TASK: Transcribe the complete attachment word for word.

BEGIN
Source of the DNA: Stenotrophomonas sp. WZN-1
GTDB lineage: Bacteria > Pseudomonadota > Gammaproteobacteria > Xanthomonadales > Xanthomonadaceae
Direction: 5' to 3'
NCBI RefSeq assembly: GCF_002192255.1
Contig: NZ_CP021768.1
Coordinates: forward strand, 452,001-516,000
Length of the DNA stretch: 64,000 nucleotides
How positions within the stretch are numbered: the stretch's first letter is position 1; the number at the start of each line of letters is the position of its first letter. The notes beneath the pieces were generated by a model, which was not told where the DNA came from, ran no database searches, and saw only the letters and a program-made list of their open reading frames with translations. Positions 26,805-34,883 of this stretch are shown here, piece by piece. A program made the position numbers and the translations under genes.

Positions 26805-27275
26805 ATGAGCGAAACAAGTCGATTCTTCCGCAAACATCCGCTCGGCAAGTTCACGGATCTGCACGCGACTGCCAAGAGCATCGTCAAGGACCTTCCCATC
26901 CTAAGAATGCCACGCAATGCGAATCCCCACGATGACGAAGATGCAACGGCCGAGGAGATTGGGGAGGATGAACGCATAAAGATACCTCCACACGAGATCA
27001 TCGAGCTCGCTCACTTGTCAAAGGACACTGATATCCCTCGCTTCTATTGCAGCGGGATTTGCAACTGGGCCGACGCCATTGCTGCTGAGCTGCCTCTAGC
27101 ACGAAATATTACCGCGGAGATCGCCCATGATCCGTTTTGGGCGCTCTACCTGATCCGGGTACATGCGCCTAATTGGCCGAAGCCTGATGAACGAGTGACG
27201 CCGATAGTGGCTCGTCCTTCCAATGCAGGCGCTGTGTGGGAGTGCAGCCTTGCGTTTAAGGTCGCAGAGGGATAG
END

Source of the DNA: Stenotrophomonas sp. WZN-1
GTDB lineage: Bacteria > Pseudomonadota > Gammaproteobacteria > Xanthomonadales > Xanthomonadaceae
Direction: 5' to 3'
NCBI RefSeq assembly: GCF_002192255.1
Contig: NZ_CP021768.1
Coordinates: forward strand, 452,001-516,000
Length of the DNA stretch: 64,000 nucleotides
How positions within the stretch are numbered: the stretch's first letter is position 1; the number at the start of each line of letters is the position of its first letter. The notes beneath the pieces were generated by a model, which was not told where the DNA came from, ran no database searches, and saw only the letters and a program-made list of their open reading frames with translations. Positions 26,805-34,883 of this stretch are shown here, piece by piece. A program made the position numbers and the translations under genes.

Positions 26805-27275
26805 ATGAGCGAAACAAGTCGATTCTTCCGCAAACATCCGCTCGGCAAGTTCACGGATCTGCACGCGACTGCCAAGAGCATCGTCAAGGACCTTCCCATC
26901 CTAAGAATGCCACGCAATGCGAATCCCCACGATGACGAAGATGCAACGGCCGAGGAGATTGGGGAGGATGAACGCATAAAGATACCTCCACACGAGATCA
27001 TCGAGCTCGCTCACTTGTCAAAGGACACTGATATCCCTCGCTTCTATTGCAGCGGGATTTGCAACTGGGCCGACGCCATTGCTGCTGAGCTGCCTCTAGC
27101 ACGAAATATTACCGCGGAGATCGCCCATGATCCGTTTTGGGCGCTCTACCTGATCCGGGTACATGCGCCTAATTGGCCGAAGCCTGATGAACGAGTGACG
27201 CCGATAGTGGCTCGTCCTTCCAATGCAGGCGCTGTGTGGGAGTGCAGCCTTGCGTTTAAGGTCGCAGAGGGATAG